SEO for Sex Bloggers: Knowledge Graph

You know when you go to Google and search for “how tall is Tom Cruise” and a nice little box pops up with the answer? That’s the Knowledge Graph hard at work. In 2012, Google released this feature that allowed queries to be answered right in the search results. That meant changes in the way users interact with search engines. While it doesn’t typically display for adult searches, and it’s not directly related to sex bloggers, it’s still good to know. These are some best practices for writing while keeping Knowledge Graph in mind.

What Is The Knowledge Graph

The Knowledge Graph is a knowledge base used by Google to enhance its search engine search results with semantic-search information gathered from a wide variety of sources1. Knowledge Graph delivers answers to search queries faster and displays them within the search results.

Knowledge Graph displays these instant answer boxes in approximately 30% of factual queries2 within its organic search results. Although tracking your visibility in instant answers from Knowledge Graph is pretty difficult at the moment unless you’re using specific tools, capturing this position can result in a higher click-through rate to the cited page.

Google is constantly changing and testing things, but at the moment, it looks as though following these parameters make it more likely for your website to show up in these instant answers:

  • The query is a factual question. These can range from dates, weather, and math equations to recipes and individual answers on a website’s FAQ page.
  • The website is already ranking on the first page of Google (position doesn’t seem to matter as long as it’s already on the first page of results. Google just needs to determine that your site is already valuable to users).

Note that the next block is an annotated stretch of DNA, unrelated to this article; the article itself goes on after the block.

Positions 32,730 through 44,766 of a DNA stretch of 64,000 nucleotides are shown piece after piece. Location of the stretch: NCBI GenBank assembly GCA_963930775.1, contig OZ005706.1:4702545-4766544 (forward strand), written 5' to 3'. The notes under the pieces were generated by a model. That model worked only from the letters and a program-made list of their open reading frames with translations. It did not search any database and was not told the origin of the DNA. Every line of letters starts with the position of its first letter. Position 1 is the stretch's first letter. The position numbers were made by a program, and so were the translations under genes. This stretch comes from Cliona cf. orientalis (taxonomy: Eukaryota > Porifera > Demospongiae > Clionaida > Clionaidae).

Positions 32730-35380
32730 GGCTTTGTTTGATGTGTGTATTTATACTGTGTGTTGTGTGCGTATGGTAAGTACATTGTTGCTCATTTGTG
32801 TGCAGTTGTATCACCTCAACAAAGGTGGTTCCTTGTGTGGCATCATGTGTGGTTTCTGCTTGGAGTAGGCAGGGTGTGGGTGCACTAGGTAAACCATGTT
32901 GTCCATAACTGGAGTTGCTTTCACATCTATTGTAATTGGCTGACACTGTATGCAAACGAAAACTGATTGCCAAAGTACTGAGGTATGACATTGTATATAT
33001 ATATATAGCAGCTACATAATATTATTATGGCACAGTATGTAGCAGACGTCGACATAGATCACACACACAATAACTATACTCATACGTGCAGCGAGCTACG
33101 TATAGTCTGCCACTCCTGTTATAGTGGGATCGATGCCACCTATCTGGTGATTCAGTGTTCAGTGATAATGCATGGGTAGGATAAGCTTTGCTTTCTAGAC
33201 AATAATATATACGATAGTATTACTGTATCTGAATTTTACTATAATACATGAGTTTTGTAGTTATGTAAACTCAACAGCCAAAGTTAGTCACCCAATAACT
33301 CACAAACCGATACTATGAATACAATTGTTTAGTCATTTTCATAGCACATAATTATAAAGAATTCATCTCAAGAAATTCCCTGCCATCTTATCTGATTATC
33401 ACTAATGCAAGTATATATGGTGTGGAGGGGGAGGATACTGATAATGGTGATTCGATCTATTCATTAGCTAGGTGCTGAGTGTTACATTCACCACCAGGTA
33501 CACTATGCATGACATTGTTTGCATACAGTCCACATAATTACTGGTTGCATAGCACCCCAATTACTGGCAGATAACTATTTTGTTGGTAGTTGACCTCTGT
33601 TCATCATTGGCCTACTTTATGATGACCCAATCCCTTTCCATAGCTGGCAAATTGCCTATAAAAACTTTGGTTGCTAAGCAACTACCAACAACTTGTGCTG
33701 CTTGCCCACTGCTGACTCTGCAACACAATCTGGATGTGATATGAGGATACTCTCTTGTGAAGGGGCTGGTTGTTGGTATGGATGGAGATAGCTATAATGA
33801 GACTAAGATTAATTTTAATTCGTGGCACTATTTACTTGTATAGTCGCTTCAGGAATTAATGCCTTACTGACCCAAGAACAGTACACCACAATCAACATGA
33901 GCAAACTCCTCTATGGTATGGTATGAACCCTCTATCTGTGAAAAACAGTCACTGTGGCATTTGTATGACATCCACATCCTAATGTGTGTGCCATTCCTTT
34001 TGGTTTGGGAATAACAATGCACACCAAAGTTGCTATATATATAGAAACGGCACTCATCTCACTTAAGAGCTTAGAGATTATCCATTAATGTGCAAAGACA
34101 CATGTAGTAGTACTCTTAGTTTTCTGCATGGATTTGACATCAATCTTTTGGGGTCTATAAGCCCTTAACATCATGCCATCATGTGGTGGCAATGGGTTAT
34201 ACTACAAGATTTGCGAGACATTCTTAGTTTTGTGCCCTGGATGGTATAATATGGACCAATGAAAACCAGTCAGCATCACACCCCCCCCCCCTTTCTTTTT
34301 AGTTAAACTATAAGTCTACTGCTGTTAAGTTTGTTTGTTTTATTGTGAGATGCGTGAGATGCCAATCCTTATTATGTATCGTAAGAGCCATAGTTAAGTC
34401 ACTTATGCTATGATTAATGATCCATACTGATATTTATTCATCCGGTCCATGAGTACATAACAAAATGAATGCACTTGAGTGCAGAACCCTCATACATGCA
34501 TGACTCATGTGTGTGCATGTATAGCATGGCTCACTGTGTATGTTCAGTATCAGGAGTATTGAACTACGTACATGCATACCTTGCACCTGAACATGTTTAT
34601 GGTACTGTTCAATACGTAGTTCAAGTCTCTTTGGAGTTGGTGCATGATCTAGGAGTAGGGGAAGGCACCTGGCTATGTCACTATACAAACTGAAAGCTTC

Right now, Knowledge Graph answers are extracted snippets from the website. This means that copy that has with factual, user-focused questions in mind is more useful. Content types that have been pulled into the Knowledge Graph include charts, tables, maps, forms, and snippets. While there’s guaranteed way to get pulled into these results, a few things can help:

Ask the Question on the Page

The best example of this is an FAQ page. The question itself is present on the page and can help search engine crawlers understand the content better than if the answer existed without the question’s context.

Answers are only shown for factual queries. Opinion-based or otherwise non-factual queries can’t be answered from Knowledge Graph because the answer isn’t definitive and concrete.

Factual Queries

Non-Factual Queries

Who is the Queen of England?

Where’s the best pizza place near me?

How tall is the Empire State Building?

Who is the best doctor in Phoenix?

How far is Earth from the Sun?

What is the best hotel in Tallahassee?

Who invented the printing press?

Who is going to win the next World Cup?

Place the Answer at the Top of the Page

Crawlers are able to sift through content on a whole page, but crawlers do tend to consider information higher up on the page to be more important.

Bing and Yahoo also have their respective instant answer technology3 but in the US Google still holds the majority of the search engine market share4. Ensuring that on-page content is clear and that questions are articulated in the content, near the top of the page will increase the likelihood of a website being included in Knowledge Graph results in all search engines.

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Sources

1: Wikipedia (https://en.wikipedia.org/wiki/Knowledge_Graph)

2: Search Engine Land (http://searchengineland.com/study-rich-answers-showing-up-for-8-6-more-google-queries-this-year-234058)

3: Boost Blog (http://blog.boostability.com/google-bing-yahoo-whats-the-difference/)

4: ComScore (http://www.comscore.com/Insights/Market-Rankings/comScore-Releases-October-2015-U.S.-Desktop-Search-Engine-Rankings)

 

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